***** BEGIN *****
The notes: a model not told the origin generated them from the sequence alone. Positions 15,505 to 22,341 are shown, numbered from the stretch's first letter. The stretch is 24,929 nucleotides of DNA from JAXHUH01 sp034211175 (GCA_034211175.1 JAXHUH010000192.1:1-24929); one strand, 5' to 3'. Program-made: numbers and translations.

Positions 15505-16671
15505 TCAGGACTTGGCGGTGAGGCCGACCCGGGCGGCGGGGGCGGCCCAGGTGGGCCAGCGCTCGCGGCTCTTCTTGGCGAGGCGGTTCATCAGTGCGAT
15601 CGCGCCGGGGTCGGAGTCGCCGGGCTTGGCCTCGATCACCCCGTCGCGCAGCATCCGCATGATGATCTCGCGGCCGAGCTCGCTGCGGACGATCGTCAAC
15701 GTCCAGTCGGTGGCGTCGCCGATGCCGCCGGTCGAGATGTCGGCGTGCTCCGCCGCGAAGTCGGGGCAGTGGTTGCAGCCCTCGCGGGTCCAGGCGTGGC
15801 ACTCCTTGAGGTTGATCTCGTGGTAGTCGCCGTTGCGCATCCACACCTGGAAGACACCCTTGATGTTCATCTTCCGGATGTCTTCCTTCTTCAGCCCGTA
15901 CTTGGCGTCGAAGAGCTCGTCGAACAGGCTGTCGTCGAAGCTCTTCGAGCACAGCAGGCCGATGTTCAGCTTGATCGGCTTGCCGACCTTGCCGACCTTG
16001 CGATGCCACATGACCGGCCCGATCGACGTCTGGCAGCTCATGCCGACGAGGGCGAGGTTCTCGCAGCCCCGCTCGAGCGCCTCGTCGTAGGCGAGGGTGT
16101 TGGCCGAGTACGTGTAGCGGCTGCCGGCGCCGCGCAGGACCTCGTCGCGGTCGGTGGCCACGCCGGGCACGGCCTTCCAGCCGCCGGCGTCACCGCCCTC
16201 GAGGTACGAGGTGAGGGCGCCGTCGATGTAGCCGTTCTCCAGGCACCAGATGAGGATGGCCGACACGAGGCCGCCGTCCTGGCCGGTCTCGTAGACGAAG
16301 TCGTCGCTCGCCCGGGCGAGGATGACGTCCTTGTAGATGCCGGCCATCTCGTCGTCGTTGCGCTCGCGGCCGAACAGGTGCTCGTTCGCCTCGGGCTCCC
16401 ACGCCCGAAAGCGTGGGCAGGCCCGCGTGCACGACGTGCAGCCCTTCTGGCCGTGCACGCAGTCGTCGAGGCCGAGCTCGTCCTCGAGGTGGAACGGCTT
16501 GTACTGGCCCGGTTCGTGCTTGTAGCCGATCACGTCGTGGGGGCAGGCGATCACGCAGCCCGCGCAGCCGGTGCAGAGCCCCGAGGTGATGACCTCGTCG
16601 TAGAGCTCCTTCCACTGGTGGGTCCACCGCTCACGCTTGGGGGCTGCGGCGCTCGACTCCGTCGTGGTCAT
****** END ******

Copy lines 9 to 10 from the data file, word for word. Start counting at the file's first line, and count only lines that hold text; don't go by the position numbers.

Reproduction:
16101 TGGCCGAGTACGTGTAGCGGCTGCCGGCGCCGCGCAGGACCTCGTCGCGGTCGGTGGCCACGCCGGGCACGGCCTTCCAGCCGCCGGCGTCACCGCCCTC
16201 GAGGTACGAGGTGAGGGCGCCGTCGATGTAGCCGTTCTCCAGGCACCAGATGAGGATGGCCGACACGAGGCCGCCGTCCTGGCCGGTCTCGTAGACGAAG